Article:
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Audi RS4 Cabriolet 2007 review


Audi's RS4 is well documented as a fast, fun and lively executive express.

But what happens when you slice the roof off, replace it with cloth and remove two doors?

You end up with the RS4 Cabriolet. And 26 of them have been imported into Australia for lucky drivers who can afford to place an order for one.

But how does it compare with what it was before the surgery.

There are a few variants of the RS4.

First there's the sedan — a serious performance car at the pointy end of the market. It goes like a rocket, handles fantastically and is subtle enough to the eye not to attract every radar you pass.

Then there's the Avant (something most of us would instead call a station wagon). In many respects, the Avant is even better.

It loses none of the handling and is the same as the sedan in nearly all respects — except you can pack your entire family and bucket loads of luggage within the confines of the wagon's generous load area.

Then there's the two-door RS4 Cabriolet. It's basically a sedan minus two doors — and comes with an electronically retractable soft-top roof.

But in removing the roof, Audi has also removed part of this special car's soul.

Let's first look at the engine. No troubles there. It's the same 4.2-litre, direct injection V8 as the other RS4 models. It's one of the best-sounding, best-performing, highest-revving V8s available today. This beast would take on just about anything short of an exotic performance machine worth twice the money. And it sounds twice as good with the roof down.

Matched to a wonderfully slick and smooth six-speed gearbox, this high-revving juggernaut propels driver and passenger from standstill to 100 clicks in under five seconds, pumping out 309kW at 7800 revs and 430Nm of torque at 5500 revs.

In other words, it's fantastically fast. In fact, with few exceptions, it's about as fast a production car as money can buy.

And the faster you push it, the faster it wants to go. The 0-100 speeds are terrific. But get the engine revving over around 5000 and it's a bullet.

But apart from perhaps getting more attention from fellow drivers, it's hard to see the value for an extra $20k or so over the Avant.

In many respects, it's less car for more money.

While it's beautifully appointed, with first-class leather seats and enough gadgets to please any tech-obsessed teenager, the removal of the roof takes away a lot of space and makes the car less stable. And it pretty much loses its back seats.

Despite the seats being adjustable, heated and wrapped in the same gorgeous leather as the front, there's simply no room for anybody larger than a small child.

Rather than a reasonably spacious four-seater sedan, the Cabrio is essentially a practical 2+2.

Then there's the boot which, while is reasonable in size, is immediately eaten up by the roof when it is folded back.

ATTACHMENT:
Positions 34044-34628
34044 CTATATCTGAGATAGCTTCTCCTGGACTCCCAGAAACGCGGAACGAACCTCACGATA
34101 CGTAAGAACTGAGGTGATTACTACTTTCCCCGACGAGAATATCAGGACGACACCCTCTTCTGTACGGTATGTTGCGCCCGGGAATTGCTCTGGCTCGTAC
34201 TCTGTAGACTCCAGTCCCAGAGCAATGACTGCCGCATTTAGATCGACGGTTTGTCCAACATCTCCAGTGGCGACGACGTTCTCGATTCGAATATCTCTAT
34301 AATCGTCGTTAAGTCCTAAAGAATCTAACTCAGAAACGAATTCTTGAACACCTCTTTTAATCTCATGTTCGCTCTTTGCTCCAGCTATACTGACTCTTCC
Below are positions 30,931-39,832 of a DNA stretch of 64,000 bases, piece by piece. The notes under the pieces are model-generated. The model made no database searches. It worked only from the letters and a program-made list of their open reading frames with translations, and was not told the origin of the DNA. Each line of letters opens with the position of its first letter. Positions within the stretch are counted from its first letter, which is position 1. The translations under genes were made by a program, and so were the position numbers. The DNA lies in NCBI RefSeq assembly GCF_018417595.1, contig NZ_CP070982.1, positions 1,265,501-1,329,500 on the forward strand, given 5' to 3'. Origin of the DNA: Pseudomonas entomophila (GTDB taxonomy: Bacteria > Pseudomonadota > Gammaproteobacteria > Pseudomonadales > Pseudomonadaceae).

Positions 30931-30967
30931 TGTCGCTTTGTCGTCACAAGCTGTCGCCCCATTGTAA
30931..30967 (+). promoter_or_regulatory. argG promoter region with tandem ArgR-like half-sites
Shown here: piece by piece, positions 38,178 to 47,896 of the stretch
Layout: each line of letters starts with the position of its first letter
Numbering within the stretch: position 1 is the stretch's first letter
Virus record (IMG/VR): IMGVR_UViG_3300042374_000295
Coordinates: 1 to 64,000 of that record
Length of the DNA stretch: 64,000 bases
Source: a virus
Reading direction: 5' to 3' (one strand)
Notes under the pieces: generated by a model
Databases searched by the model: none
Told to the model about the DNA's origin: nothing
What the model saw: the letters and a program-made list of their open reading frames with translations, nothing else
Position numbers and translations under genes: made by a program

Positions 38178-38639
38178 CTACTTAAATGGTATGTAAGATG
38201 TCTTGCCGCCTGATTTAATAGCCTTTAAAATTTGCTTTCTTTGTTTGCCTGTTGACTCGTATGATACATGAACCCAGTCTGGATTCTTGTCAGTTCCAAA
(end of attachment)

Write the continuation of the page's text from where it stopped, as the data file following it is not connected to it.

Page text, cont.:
This is another reason to consider whether or not the additional money — and we're talking the price of a small car here — is justified.

But more disappointing is the impact the lack of roof has when you hit the road. Like many soft-tops, which were originally designed to have traditional tin roofs, the RS4 chassis has more flex than its hard-top brother.

This makes handling less responsive and inspires less confidence when you want to hit the steering wheel-mounted sport button and throw the thing around a little.

The lack of any tin above the seats also leads to rattling and squeaking in the dash below the windscreen.

This was immediately evident in our test car, which had been driven less than 10,000km when we picked it up.

To be fair, this car had been driven all of its life by drivers who don't own it, so it may be treated a bit more carefully by those who actually fork out the money for their own.

As far as soft-tops go, however, the cloth roof on the RS4 is excellent. It goes up and down at the push of a button (even while you're moving, albeit at less than 30km/h), soundproofs the car well and has a high-quality feel to it.

And, even though there's the odd rattle and shake, the quattro system makes it stick to the road like it's been glued.

A highlight is the electronic stability controls, one of the least intrusive systems we've experienced.

But even when it does manage to slip somewhat, you would hardly know the electronic nanny had stepped in, if not for the light on the dash.

And, as any real performance car should be, it's nice to see Audi has stuck to its guns by only offering the RS4 range in a manual — in this case a six-speed job with some excellent ratios to make the most out of the monster engine.

In the end, the RS4 in any variant is a stunning car.

But without a roof, and despite the additional $20,000 or so on the cost, the cabriolet is simply an inferior drive to the sedan or Avant.

Now, if only there was a road somewhere in this country where we could actually test even a small part of the RS4's potential...

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Range and Specs

Quattro 4.2L, PULP, 6 SP MAN $29,150 – 35,090 2007 Audi RS4 2007 Quattro Pricing and Specs
Quattro 4.2L, PULP, 6 SP MAN $31,460 – 37,950 2007 Audi RS4 2007 Quattro Pricing and Specs
Avant Quattro 4.2L, PULP, 6 SP MAN $32,670 – 38,830 2007 Audi RS4 2007 Avant Quattro Pricing and Specs